Say cheese and click your pic

Digital cameras are getting more and more attractive. For me, the first important breakthrough happened a couple years ago. That’s when the price of a “full screen” (640 x 480) camera fell below $500. Today, a $500 digital camera will produce high quality 3 x 5 prints.

But there’s a new challenge. It’s easy to accumulate hundreds of digital photographs. How do you keep track of what you have? If you don’t want to make physical copies, how do you show other people the wonderful pictures that you have taken? It’s natural to think about using the Web to store and present your digital photograph albums.

Many people have had the same thought. There are dozens and dozens of Web oriented solutions. I wanted a software package that would assemble Web pages of thumbnail images. A full digital picture can be more than 100,000 bytes; a thumbnail version will normally be less than 10,000. Fixing it up so that only “interesting” pictures have to be downloaded makes sense.

It makes so much sense that most Web solutions include the creation of thumbnail images. You can “rent” space on someone else’s Web site. You upload your images using a familiar browser. The “rent” you pay will be either a direct charge, or you will pay by exposing yourself and your picture sharing friends to Web advertising. That’s not an attractive choice for me.

Most Internet service providers offer a small “free” Web site to those using their service to access the Internet. You transfer files to the site using an FTP program.

WS_FTP_LE ( is free for non-commercial users and is not much more complicated than Windows Explorer.

What I wanted was a program that would take my digital photographs, create thumbnail versions of each photo, and then build the Web pages needed to browse the thumbnail images so that a click on an image would download the full photograph.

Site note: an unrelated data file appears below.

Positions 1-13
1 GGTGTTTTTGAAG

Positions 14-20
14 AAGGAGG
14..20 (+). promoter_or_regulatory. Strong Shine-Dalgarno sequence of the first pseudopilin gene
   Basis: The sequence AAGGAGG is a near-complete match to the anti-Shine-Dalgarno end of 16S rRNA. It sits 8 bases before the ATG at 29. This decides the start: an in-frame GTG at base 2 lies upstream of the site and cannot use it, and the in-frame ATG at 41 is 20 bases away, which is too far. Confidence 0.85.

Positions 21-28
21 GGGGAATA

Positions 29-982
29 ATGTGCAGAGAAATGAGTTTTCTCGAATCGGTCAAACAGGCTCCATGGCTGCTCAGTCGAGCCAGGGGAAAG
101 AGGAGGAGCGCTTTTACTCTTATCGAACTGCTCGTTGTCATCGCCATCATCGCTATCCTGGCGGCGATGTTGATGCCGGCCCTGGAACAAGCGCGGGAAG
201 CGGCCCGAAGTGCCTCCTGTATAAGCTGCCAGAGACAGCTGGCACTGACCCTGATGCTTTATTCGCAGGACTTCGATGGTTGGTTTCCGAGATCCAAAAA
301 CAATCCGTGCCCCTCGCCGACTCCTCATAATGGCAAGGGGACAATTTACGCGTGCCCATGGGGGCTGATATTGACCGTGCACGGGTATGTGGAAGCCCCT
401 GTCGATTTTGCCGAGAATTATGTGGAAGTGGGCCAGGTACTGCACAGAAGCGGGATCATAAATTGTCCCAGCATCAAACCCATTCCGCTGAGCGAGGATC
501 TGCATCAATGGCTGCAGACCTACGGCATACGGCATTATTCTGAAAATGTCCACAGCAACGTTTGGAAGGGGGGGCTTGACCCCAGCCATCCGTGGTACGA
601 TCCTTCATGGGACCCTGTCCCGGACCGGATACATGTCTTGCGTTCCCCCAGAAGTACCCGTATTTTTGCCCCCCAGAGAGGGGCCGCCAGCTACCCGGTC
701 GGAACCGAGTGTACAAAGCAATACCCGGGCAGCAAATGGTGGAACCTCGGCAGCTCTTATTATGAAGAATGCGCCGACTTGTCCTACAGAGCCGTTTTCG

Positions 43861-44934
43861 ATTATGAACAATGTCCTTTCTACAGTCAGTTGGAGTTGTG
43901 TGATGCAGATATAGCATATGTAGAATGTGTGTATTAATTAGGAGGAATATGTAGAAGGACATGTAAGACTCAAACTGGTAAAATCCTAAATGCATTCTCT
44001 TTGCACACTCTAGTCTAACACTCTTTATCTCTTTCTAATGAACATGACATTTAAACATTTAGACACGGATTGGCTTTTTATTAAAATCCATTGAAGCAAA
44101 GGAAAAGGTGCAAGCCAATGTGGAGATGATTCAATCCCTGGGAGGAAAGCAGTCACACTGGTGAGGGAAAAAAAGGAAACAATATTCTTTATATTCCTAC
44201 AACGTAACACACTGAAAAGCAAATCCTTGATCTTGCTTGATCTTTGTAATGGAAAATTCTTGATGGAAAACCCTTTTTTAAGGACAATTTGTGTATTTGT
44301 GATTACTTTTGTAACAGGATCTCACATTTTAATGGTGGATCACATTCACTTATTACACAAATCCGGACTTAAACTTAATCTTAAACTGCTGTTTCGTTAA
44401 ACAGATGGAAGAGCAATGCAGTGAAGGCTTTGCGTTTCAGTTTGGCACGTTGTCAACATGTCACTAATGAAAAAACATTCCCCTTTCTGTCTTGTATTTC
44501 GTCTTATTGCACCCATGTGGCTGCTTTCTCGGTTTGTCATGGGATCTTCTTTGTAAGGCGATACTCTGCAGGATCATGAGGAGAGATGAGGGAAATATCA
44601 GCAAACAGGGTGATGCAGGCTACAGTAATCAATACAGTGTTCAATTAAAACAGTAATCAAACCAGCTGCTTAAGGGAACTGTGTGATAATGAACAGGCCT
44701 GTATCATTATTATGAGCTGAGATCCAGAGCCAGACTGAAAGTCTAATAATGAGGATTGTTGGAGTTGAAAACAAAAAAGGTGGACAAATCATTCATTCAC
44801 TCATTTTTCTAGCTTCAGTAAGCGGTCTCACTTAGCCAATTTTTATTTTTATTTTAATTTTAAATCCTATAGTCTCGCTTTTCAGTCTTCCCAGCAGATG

Initially, the files should live in a directory on my hard drive. WS_FTP_LE could be used to upload the files to an appropriate Web site directory. Using one of the programs I found, I put together a sample on my Web site at: This page was created using IrfanView ( It’s mostly a free-for-personal use graphic file browser. But it can be used to assemble thumbnail image sheets. You get a single page. You can change the title, the size of the thumbnails, and the number of images in a row, but little else.

IFAlbum ( is a freeware program that adds features that are missing from IrfanView. You can add comments and have multiple pages in an album. The same small collection was redone using IFAlbum; it’s at:

Use IrfanView if you just want to throw up a Web page of thumbnail images. IFAlbum takes you beyond that, but requires that you plan exactly how you want the album to laid out. It’s in both Russian and English. The program conventions took some getting used to, but it does do the job.

Fabian is an established Canadian management and system consultant ( who has always been fascinated by technology.